Among adolescents, externalizing problem behavior and substance use disorders are often comorbid. Familial influences, including shared genetic risk factors, may account for part of this comorbidity. Previously we reported 2 chromosomal regions (3q24-3q25 and 9q34) likely to contain genes that influence substance dependence vulnerability (DV) in adolescence.
To identify quantitative trait loci (QTLs) that influence externalizing problem behavior in adolescence and to determine whether any identified QTL overlap chromosomal regions that influence DV.
Regression-based QTL mapping procedures designed for selected sibling pair samples.
Patient probands were drawn from consecutive admissions to residential and outpatient (milieu-type) treatment facilities for substance abuse and deliquency operated by the University of Colorado; most of these patients were referred for treatment by juvenile justice or social service agencies.
A total of 249 proband-sibling pairs from 191 families were selected for the study. Patient probands were 13 to 19 years of age; siblings of the probands ranged in age from 12 to 25 years.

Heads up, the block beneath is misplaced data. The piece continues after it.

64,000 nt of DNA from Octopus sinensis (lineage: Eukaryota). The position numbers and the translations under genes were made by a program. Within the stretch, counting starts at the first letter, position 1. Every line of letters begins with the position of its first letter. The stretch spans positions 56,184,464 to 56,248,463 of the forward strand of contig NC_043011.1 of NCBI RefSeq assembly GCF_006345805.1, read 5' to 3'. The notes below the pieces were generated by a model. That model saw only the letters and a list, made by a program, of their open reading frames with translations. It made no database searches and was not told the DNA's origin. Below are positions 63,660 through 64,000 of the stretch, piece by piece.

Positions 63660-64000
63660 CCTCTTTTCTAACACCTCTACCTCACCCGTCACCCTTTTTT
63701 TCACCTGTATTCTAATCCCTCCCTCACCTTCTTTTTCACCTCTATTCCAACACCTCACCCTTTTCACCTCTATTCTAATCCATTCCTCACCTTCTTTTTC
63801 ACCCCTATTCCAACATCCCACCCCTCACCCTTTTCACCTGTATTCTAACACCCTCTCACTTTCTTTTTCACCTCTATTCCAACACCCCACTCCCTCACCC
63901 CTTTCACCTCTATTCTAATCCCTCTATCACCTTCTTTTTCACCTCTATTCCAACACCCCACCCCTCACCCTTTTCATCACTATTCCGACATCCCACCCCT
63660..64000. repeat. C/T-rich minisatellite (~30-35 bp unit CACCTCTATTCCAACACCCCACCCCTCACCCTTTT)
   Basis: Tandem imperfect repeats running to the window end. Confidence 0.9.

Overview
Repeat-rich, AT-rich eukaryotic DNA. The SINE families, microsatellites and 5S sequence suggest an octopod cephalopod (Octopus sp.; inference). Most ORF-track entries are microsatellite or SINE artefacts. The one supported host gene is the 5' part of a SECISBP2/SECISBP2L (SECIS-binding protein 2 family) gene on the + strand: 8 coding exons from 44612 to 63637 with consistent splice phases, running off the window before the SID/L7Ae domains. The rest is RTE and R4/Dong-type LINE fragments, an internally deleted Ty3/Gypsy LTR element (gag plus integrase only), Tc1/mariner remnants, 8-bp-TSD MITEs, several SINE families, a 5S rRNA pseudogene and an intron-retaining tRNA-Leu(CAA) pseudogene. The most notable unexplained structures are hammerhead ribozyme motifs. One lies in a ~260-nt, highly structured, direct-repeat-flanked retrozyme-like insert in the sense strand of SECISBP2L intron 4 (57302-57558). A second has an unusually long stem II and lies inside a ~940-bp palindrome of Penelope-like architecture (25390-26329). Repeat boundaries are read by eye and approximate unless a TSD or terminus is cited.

Main Outcome Measures
A community-based sample of 4493 adolescents and young adults was used to define clinically significant, heritable, age- and sex-normed indexes of DV, conduct disorder symptoms (CDS), and a composite index of antisocial substance dependence (DV + CDS). Siblings and parents were genotyped for 374 microsatellite markers distributed across the 22 autosomes (mean intermarker distance, 9.2 centimorgans).
For both DV and CDS, there was evidence of linkage to the same region on chromosome 9q34, as well as to 3q24-3q25 for DV, and a novel region on chromosome 17q12 for CDS. Our composite index (DV + CDS) yielded the strongest evidence for linkage (logarithm of odds = 2.65) to the chromosome 9q34 region.
These results provide the first evidence of a potential molecular genetic basis for the comorbidity between DV and antisocial behavior.